1. Negative Thoughts
How much of your days are spent harbouring negative thoughts that block opportunities and blessings?

2. Lack of Gratitude
How much of your day is spent pitying our personal situation with little thought or recognition of the small blessings on a daily basis?

3. Lack of Forgiveness
How much have you really forgiven ourselves and others for past hurts and missed opportunities?

4. Misplaced Priorities
How much of your attention and effort is placed on actually achieving your goals?

Goal-setting and engaging in rewarding pursuits that you love (through going back to work or school, starting a business, or pursuing a hobby) will help to limit the pervasive nature of adversity to have negative consequences in your life.

The Third P is Personalization

This is where one tends to attribute negative events to one’s own flaws or to outside circumstances or other people. While it is important to take responsibility for one’s mistakes, persons suffering from learned helplessness tend to blame themselves or others for everything. Examples of personalization are reacting to negative events by saying “I was never good enough”, “I will never make it”, “they will never like me”, “I am cursed”.

Personalization entails applying an intensely personal lens to every rejection in life. The problem with this approach is that we are often the single common denominator in all the obstacles – and hence it seems like there can never be a different outcome.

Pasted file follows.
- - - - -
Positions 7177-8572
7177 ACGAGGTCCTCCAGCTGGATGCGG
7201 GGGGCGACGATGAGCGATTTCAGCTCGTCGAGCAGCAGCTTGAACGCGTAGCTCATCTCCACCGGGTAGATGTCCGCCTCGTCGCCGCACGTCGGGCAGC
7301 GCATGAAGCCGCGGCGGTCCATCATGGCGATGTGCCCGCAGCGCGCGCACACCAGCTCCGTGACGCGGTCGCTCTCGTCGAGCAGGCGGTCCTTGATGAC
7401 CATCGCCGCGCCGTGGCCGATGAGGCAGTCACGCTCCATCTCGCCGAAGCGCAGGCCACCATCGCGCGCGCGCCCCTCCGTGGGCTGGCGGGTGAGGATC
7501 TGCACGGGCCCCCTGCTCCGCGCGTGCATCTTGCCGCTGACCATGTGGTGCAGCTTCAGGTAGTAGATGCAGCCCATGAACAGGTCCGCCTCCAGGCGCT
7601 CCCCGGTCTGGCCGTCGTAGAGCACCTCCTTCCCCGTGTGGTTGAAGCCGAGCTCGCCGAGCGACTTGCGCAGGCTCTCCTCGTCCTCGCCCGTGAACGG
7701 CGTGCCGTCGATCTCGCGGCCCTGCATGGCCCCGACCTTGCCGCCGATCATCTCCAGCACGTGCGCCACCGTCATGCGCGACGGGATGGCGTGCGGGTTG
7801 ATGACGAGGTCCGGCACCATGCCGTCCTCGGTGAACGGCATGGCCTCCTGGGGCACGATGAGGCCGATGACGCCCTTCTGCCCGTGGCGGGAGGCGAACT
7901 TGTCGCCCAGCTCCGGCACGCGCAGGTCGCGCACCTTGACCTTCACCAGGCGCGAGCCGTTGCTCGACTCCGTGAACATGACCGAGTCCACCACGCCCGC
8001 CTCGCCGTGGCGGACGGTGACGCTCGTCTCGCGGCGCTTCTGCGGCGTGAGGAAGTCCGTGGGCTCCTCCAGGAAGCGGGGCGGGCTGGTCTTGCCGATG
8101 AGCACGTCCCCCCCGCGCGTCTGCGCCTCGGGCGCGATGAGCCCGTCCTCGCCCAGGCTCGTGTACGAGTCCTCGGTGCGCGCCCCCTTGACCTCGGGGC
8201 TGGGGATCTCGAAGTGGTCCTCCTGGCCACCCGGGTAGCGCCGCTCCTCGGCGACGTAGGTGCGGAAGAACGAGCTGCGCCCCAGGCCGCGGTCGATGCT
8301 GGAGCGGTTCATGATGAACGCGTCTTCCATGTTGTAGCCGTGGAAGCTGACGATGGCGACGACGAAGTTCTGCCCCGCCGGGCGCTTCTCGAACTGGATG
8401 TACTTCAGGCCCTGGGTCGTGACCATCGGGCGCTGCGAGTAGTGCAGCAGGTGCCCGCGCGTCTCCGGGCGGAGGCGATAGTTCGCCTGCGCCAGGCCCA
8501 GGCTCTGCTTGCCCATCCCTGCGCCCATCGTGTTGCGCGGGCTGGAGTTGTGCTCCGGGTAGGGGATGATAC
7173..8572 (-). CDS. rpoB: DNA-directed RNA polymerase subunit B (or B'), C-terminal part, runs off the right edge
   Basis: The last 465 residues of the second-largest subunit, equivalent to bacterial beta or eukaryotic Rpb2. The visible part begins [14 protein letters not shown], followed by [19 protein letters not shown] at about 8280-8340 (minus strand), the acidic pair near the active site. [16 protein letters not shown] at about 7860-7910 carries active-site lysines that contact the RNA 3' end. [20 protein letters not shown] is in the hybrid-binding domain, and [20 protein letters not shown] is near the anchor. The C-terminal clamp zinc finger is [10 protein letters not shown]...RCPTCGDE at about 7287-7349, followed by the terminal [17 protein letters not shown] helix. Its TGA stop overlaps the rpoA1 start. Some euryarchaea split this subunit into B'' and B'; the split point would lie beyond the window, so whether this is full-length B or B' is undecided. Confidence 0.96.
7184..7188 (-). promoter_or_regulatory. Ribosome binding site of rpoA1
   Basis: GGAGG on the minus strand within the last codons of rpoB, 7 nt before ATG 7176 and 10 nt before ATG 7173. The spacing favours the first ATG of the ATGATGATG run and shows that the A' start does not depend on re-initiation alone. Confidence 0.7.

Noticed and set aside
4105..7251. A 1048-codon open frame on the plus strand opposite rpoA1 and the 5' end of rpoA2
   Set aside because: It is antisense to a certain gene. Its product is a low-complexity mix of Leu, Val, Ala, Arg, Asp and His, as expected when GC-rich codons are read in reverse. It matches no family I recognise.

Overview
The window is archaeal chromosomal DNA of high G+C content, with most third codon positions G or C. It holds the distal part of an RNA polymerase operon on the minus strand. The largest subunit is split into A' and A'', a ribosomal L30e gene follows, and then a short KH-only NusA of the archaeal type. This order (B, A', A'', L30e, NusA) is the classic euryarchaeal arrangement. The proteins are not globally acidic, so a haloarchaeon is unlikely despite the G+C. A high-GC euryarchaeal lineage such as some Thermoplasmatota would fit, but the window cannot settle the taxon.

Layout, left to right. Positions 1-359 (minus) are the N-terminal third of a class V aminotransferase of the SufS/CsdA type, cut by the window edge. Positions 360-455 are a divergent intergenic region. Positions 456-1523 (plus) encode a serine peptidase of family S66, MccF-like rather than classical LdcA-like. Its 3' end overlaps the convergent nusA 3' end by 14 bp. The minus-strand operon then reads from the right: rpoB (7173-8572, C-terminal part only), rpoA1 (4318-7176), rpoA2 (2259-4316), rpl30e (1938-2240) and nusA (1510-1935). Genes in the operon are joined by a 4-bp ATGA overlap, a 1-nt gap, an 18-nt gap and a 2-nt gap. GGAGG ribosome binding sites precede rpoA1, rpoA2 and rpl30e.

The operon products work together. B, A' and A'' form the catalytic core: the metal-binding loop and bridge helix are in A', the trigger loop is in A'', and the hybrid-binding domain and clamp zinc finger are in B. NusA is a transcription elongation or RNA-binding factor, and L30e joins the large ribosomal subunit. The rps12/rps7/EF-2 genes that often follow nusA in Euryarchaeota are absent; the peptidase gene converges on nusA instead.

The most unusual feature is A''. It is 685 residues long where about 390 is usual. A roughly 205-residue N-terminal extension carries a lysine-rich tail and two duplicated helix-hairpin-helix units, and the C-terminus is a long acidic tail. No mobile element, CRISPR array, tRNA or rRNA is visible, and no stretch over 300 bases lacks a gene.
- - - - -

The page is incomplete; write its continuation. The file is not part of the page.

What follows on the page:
The Way Forward…

Be Optimistic

The key to achieving personal growth and success is having a fierce optimism.

The kind of optimism that can withstand all shocks and overcome all barriers. Studies also found that optimistic people do better in relationships and problem-solving. Moreover, being optimistic could increase the rate of success in your life because that confidence about life success will motivate you to continue putting the effort in work (Carver & Scheier, 2014). Thus, the harder you try the more successful you become.

Channel your Intuition

Your intuition is like your personal GPS system. It is defined as the ability to understand something immediately, without the need for conscious reasoning. Learning to listen to it and channel it – is one of the best ways of making sure you are on track.

Some of the greatest leaders have relied on their intuition to achieve success, and the most successful figures in history have used obstacles to propel them to greatness. Abraham Lincoln was known for “the swiftness and the correctness of his intuitions”, and had to overcome immense adversity.

Be Abundantly Grateful

Ellen Rogin and Lisa Kueng, authors of Picture Your Prosperity: Smart Money Moves to Turn Your Vision into Reality argue that the more you appreciate what you currently have, the more likely it is that you’ll be better off — financially — in the future.

Gratitude is referred to as “the Mother of All Virtues” – it is the virtue from which, all others are birthed – and it is absolutely essential for personal growth and success.

Keisha Blair

Keisha Blair is the co-founder of, a Featured Expert on and is now working on an upcoming memoir.